From humble beginnings in Nutbush, Tennessee, to her transformation into the global Queen of Rock ‘n’ Roll, Tina Turner didn’t just break the rules, she rewrote them. This new stage musical, presented in association with Tina Turner herself, reveals the untold story of a woman who dared to defy the bounds of her age, gender, and race. Book your tickets now for Tina the Musical!
One of the world’s best-selling artists of all time, Tina Turner has won 11 Grammy Awards and her live shows have been seen by millions, with more concert tickets sold than any other solo performer in music history.
Featuring her much-loved songs, TINA, The Tina Turner Musical is written by Olivier Award-winning playwright Katori Hall and directed by the internationally acclaimed Phyllida Lloyd. Don’t miss this world premiere, opening at London’s Aldwych Theatre this Spring!
Aldwych Theatre, Aldwych, London WC2B 4DF
When the area between Wellington Street, The Strand and Fleet Street was reconstructed in the later years of the nineteenth century, much of London’s old theatreland area was removed, and the modern-day streets of Aldwych and Kingsway were built, with plans started for the building of two theatres with identical facades along the Aldwych. One to be constructed on the corner of Catherine Street, and the other one on the corner of Drury Lane. Between the two theatres was the Waldorf hotel.
The Aldwych Theatre was designed by W G R Sprague and constructed by Balham’s Walter Wallis for Seymour Hicks. The theatre started with a production of Blue Bell, a new adaptation of Hicks’ popular pantomime Bluebell in Fairyland. In 1906, The Beauty of Bath, and then followed in 1907 with The Gay Gordons. February 1913 saw the theatre being utilized by Serge Diaghilev and Vaslav Nijinsky for rehearsals of Le Sacre du Printemps ahead of its controversial premiere in Paris later in the year.
In 1920, Basil Rathbone played the role of Major Wharton in The Unknown. During the period of 1925-1933, it turned into the home of farces by Ben Travers, also referred to as The Aldwych Farces. Travers’ company incorporated Ralph Lynn, Tom Walls, Yvonne Arnaud, Norma Varden, Mary Brough, Winifred Shotter and Robertson Hare. Richard Tauber presented and starred in a new adaptation of Das Dreimäderlhaus, called Lilac Time, in 1933. From approximately 1935 to 1960, the theatre was owned by the Abrahams.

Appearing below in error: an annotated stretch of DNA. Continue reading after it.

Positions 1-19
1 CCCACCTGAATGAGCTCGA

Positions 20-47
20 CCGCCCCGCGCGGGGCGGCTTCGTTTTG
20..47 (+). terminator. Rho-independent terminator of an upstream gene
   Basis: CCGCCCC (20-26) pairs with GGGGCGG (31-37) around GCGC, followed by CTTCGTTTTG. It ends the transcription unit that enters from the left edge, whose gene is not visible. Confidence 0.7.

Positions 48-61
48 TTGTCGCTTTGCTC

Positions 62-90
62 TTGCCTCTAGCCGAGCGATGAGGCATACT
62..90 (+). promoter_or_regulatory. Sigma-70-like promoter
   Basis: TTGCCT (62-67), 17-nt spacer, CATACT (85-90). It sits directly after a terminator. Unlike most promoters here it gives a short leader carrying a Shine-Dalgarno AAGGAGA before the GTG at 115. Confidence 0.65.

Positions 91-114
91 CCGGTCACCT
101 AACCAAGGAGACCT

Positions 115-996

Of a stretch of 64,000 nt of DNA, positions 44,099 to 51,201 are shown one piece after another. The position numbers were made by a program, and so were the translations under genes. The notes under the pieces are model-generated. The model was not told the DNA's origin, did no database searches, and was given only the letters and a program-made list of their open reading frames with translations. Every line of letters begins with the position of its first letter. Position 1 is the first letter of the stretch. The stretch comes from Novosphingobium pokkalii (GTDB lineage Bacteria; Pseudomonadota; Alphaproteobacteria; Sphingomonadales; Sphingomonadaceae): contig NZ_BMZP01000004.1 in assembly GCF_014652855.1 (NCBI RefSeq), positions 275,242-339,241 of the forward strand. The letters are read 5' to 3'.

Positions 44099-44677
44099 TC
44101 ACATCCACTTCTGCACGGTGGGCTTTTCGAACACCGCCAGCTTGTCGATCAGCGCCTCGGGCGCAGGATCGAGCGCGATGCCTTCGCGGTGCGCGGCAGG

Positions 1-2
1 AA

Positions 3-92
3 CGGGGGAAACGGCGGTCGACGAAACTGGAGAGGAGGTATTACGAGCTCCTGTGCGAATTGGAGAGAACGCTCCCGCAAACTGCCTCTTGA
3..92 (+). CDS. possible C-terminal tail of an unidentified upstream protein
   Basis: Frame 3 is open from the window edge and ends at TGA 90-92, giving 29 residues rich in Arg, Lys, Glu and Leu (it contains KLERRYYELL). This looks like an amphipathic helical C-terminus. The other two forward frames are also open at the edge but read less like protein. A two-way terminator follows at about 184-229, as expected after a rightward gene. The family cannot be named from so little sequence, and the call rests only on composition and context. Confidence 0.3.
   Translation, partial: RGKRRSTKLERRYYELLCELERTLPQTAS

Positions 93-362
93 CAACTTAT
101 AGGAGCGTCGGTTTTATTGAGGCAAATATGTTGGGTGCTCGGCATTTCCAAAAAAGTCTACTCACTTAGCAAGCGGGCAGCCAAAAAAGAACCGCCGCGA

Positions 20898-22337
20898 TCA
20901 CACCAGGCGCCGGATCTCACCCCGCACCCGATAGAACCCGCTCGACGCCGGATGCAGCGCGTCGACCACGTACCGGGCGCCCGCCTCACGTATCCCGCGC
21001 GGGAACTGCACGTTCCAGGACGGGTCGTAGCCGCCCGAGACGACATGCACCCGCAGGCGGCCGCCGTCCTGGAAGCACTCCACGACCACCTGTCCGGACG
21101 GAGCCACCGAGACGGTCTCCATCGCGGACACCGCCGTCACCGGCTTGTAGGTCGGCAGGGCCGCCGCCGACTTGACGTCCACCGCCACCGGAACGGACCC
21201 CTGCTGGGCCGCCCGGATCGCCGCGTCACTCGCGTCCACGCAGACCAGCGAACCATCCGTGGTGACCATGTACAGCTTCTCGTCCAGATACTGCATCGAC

During the post Second World War years, Vivien Leigh, who had won an Academy Award for the film version, starred in a 1949 London production of A Streetcar Named Desire, directed by her husband, Laurence Olivier, with Bonar Colleano co-starring as Stanley.
On 15th December 1960, it was announced that the RSC of Stratford-upon-Avon was to have its London productions’ base at the Aldwych Theatre for the following three years. They stayed for more than 20 years, before moving to the Barbican Arts Centre in 1982. Amidst many notable productions were The Wars of the Roses, The Greeks, and Nicholas Nickleby, along with many other Shakespeare productions.
During absences of the RSC, the theatre played host to the annual World Theatre Seasons, with plays in their original international productions, invited to London by impresario Peter Daubeny, occurring annually from 1964 to 1973 and concluding in 1975. For his involvement in the performances of these seasons, and without any Arts Council or other official financial support, in 1972, Daubeny won the Evening Standard Special Award. The Aldwych Theatre was listed as a Grade II listed building on 20th July 1971.
In 1990-91, Joan Collins starred in Private Lives and since 2000, the theatre has hosted a wide variety of plays, comedies and musical productions. With Andrew Lloyd Webber’s musical Whistle Down the Wind playing until 2001, and Fame enjoying a run from 2002 to 2006. Since then, the venue has hosted Dancing in the Streets, which then moved to the Playhouse Theatre and since September 2006 has been the home to the British musical version of Dirty Dancing by Eleanor Bergstein. At the Aldwych Theatre in 2014 is Stephen Ward the new musical by Andrew Lloyd Webber.
Here are some options for public transport to the Aldwych Theatre in London:
- Tube: The nearest tube station to the Aldwych Theatre is Covent Garden, which is on the Piccadilly Line.
- Bus: Several bus routes serve the area around the Aldwych Theatre, including numbers 1, 4, 11, 13, 15, 23, 26, 59, 68, 76, 77A, 91, 168, 171, 172, 176, and 341.
- Train: The nearest railway station to the Aldwych Theatre is Charing Cross, which is about a 10-minute walk away.
- Taxi: Taxis are widely available in London and can drop you off directly outside the theatre.
- Bike: There are several Santander Cycle docking stations near the Aldwych Theatre, allowing you to cycle to the venue if you have access to a bike.
Note that public transport routes and schedules may be subject to change, so it’s always best to check the latest travel information before setting off.